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The Beautiful People's Diet

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Princess Luciana Pignatelli by Henry Clarke, 1966

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Luciana Avedon

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Princess Luciana Pignatelli by Henry Clarke, 1966

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Luciana Avedon

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Princess Luciana Pignatelli was a normal Italian girl who married into royalty at age 19, to a prince who was also an executive at Gulf Oil. After rising to the noble class, she embarked on a life of parties, socializing, raising children, divorce, occasional plastic surgery, and writing books. Her most famous, published in 1970, is The Beautiful People’s Beauty Book.

Today, we leaf through the pages of the follow-up advice book she published three years later, The Beautiful People’s Diet Book. By the time she wrote it, she’d gotten remarried to a cousin of Richard Avedon’s and changed her name, hence the byline. Still: once a princess, always a princess.

Pignatelli’s qualifications to write the book are as limited as they are credible: she is beautiful. Truman Capote described her as “impossibly serene and lovely,” with “every strand of golden hair just so,” In private, the Princess was a little tormented about her looks. But aren’t we all?

Here, a few tidbits from a very glamorous lady. ITG does not endorse this advice.

How to lose a few pounds: “My technique is to eat my regular breakfast, about half my average lunch, skip dinner and go to bed with an apple and a book. To go to bed in a quiet room and feel snug helps take your mind off food.”

Dealing with cellulite: “I rely on my gym instructor, who uses heat lamps followed by strong massage. I follow up at home with towel flagellations twice a week,”

Books as a weight loss tool: “One of the unsung merits of reading is that it keeps your hands so busy that it’s awkward to be messing about with food at the same time, especially in bed—you wind up with splotches on the book and crumbs in the sheets.”

On canned spaghetti: “Prefab spaghetti makes my blood run cold.”

On liquids: “I am a mineral water fiend, like most beautiful people; in my case it’s because I drink very few other liquids. Alcohol is poison to my life, although I do have wine or champagne when I go out.”

On alcohol: “Watching what you eat will not keep you thin if you drink yourself fat,”

On salads: “I see no reason for special dressings when olive oil, salt, pepper, lemon juice and wine vinegar exist.”

On restaurant salads: “Why is it that in restaurants they are all jazzed up, the salad tossed with bottled dressings and other extraneous matter such as croutons, hunks of stale cheese, and garlic? Whatever happened to plain salad vinaigrette,”

On carbs: “ Must you have bread? OK, but have it as the French and the Italians do, without butter at mealtime—there is already enough butter and oil on the rest of the food,”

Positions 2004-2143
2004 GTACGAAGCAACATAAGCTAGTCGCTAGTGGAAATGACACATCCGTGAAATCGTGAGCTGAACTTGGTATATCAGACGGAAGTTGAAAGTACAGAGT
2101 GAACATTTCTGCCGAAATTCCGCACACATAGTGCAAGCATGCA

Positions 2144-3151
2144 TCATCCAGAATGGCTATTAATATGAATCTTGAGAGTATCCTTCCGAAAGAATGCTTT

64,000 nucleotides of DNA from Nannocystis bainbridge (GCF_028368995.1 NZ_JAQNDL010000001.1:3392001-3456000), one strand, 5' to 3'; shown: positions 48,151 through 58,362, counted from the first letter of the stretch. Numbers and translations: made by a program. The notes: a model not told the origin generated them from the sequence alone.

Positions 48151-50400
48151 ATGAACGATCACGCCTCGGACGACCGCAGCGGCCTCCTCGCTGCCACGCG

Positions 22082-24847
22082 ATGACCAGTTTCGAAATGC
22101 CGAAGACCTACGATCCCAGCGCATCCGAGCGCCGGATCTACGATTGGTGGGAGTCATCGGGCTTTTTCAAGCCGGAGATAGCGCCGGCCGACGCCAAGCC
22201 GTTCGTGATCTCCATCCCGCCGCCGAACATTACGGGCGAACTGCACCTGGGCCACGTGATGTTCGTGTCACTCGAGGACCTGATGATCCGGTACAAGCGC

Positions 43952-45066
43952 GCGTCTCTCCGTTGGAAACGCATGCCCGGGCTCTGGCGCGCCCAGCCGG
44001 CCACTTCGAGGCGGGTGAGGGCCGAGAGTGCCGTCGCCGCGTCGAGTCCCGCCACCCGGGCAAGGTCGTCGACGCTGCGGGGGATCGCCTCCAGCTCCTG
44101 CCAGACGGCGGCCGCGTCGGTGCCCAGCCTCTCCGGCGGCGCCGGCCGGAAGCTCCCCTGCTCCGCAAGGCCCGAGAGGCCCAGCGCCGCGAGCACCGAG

The anti-bloat formula: “Limit your fruit and vegetable intake to artichokes, asparagus, tomatoes, avocados, and grapefruit to combat water retention.”

Zip it: “Never say you are on a diet. A pall of gloom will descend on the table as fellow guests realize that maybe they should be dieting too,”

The American diet: “When I do promotion tours in the United States, my eating gets down to a formula. For breakfast I have tea, as usual, plus an egg. If I have to grab a fast lunch out between appearances, I do not expect the mozzarella and tomato I would have in Rome. I order a hamburger with French fries, push off the bun, scrape aside the potatoes (they have to be there so I can snitch five with my fingers) and concentrate on the meat. No soft drink, no milkshake. If I am still hungry, thank God for cottage cheese,”

The Atkins Diet: “I think such diets should be embossed with the Stars and Stripes, because high protein is now the All-American way to reduce, and needless to say, the affluent way—quality protein does not come cheap,”

The C. Z. Guest diet: “I have been aware of what is fattening all my life, and I never eat it—I can’t stand fried food, and I always have sauces served separately. I like meat: I was brought up to eat roast beef, steak and lamb chops. Meat is what gives you strength and energy. I am not a dessert person. I never take sugar in coffee. For energy I often eat protein toast with honey and I have honey with my tea.”

The Merle Oberon diet: “Merle Oberon puts both protein powder and vitamins in her yogurt and has replaced coffee with herbal teas.”

The Francoise De La Renta diet: “Stay on [only] vegetable bouillon one day a week, it’s marvelous for you. You drink three quarts in 24 hours, preferably while resting, because lying down makes it more diuretic.”

Ugh: “If you watch slender people eat—people still slender past 30—you see that they demand both good food and little of it.”

You can be too thin: “I am over my adolescent longing for the down-to-the-bone model look. You can look fantastic in clothes, fantastic in a bathing suit when you have the freshness and supple skin of the early twenties, but there is a moment when the look turns dried-up and haggard. The thinness thing can go too far. It has gone too far when it has not only become unflattering but made you a nervous wreck,”

—Molly Young